Well, surprise, I still had King Solomons Dome ahead. I really should have brought a trail description with me in the sled, but anywho. After another hour maybe, running on the flat road, we start climbing, and climbing, and climbing. It is the tallest mountain, but not the steepest climb, Eagle Summit has that one. But, no point in making a big deal of it, just keep on trucking. We make our way up the mountain, just a short ways from the Summit, we pass Kelley Griffin, she is parked on the trail, resting her dogs. She says something to me, but I cant catch what it was. Later, in Dawson, I found out that Kelley scratched before arriving in Dawson, not fun. We spend some time on the summit, before actually getting over it, and finally start the long way down. Im tired, very tired. I drink a 5 hour energy shot, and eats a thing of chocolate. It is dark, and a long time of down hill, not easy to keep awake. We are making our way down the mountain, stopped towards the bottom by a fallen tree, if covers the whole trail. I stop the team, and is not totally sure what to do. Should i get my axe out, or get my team and sled over it. We cant get under it, and the tree is right under my chest in hight, so we cant just jump it. I pull my team over to the left side, where the height is smallest. I start lifting one dog after the other over the tree, carefully so the dogs don't get there feet stuck in between branches. With the whole team over, its time for the sled. I give the dogs the go command, and we role. Over the tree with the sled, and back on the trail.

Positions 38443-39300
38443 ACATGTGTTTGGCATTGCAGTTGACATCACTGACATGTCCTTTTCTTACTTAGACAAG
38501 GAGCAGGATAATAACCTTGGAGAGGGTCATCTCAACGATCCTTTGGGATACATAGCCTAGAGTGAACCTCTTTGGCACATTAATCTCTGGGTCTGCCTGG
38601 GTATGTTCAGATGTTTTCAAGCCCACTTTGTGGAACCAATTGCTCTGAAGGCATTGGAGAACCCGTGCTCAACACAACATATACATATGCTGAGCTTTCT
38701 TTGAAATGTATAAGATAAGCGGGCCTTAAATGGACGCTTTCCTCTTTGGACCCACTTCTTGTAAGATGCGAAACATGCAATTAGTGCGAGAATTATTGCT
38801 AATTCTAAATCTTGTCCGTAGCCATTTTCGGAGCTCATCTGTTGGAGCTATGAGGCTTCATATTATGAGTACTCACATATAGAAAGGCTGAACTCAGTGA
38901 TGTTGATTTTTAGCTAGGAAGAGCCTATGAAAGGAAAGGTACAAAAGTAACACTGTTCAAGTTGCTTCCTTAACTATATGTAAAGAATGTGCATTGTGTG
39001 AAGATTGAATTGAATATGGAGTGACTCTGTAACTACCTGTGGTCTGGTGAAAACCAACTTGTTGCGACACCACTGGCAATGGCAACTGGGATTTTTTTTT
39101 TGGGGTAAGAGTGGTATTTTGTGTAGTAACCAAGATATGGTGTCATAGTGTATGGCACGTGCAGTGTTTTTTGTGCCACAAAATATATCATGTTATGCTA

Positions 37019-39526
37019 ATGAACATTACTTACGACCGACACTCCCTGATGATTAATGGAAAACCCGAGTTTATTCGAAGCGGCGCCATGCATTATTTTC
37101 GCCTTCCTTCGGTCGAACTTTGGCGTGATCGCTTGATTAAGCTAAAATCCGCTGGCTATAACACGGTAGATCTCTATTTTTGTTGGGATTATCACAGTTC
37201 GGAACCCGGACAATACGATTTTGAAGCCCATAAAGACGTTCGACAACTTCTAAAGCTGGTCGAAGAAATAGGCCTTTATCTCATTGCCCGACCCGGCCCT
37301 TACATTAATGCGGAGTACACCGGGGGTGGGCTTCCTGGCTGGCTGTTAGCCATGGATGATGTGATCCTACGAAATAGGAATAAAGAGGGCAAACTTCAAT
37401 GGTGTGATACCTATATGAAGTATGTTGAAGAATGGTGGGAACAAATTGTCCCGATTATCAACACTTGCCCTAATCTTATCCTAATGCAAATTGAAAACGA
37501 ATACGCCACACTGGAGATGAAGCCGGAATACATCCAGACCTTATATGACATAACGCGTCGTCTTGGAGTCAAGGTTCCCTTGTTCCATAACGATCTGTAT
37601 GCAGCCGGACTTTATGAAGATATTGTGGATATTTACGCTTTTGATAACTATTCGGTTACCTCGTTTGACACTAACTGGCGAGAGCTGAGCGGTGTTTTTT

Suddenly I see street light, Oh Glory! We are approaching Dawson City, the halfway point of the Yukon Quest. Not long after I start to recognize buildings from last summer when I was here. Coming of the Yukon, there is a short and steep climb, that turns quickly around some bushes. Only half a mile out of the checkpoint, and we have to deal with this stupid thing. Luckily it isn't to big of a problem. The sled got stuck in the bushes, with the steep turn as we were going slow up the climb. I have to go off the sled, and try to drag it to the opposite side of what the dogs are pulling. Not the easiest, but after a couple of minutes, we are running along the road, and can see the Yukon Quest banner. People are cheering, and I can only smile, halfway. I sign in, and immediately gets asked if I know anything about Kelley Griffin. I tell them that I passed her at the summit, and that there is a slightly inconveniently positioned tree blocking the trail. I sign in, complete the gear check, axe, cooker, heat, booties etc. Everything is there, Im good to continue to the campsite. Oh, and the 36 hour mandatory rest is now extended to a 40 hour, because of logistical problems with getting people out on the trail ahead. I have no problem with that, I can handle a 40 hour brake. The dogs gets bedded down under a tarp, protected from the surroundings. Everybody gets a thorough vet check, a good meal and massage. Every couple of hours they get walked, fed and massaged. This is the time to really take care of the team, before its back on the trail. After my vet check, I head over to Jake´s campsite. He is laying in his Arctic Oven tent, and havent left the campsite since he got in, several hours ahead. We talk about the race so far, and he gives me some tips on how to do things coming up. Back to my dogs i gather up everything I want to dry out in the hotel room, and empty the sled, so it can dry out in the local fire hall. For the next 40 hours I have several good meals, a lot of sleep, and spends several hours treating the dogs as best as I can. I came into Dawson with 14 dogs, it is a sad decision I have to take and drop two of my dogs here. Frosty, one of my main leaders and best buddies. I waited until the absolutely last minute with dropping this guy, it was not fun. Rock, a big and red dog from John Baker, also one of my best friends in the team. I was more ready to drop him though, so that wasn't as big of a hit. Leaving Dawson with 12 strong and well rested dogs, after 40 hours of siesta. They are barking and tails are wagging. We are ready!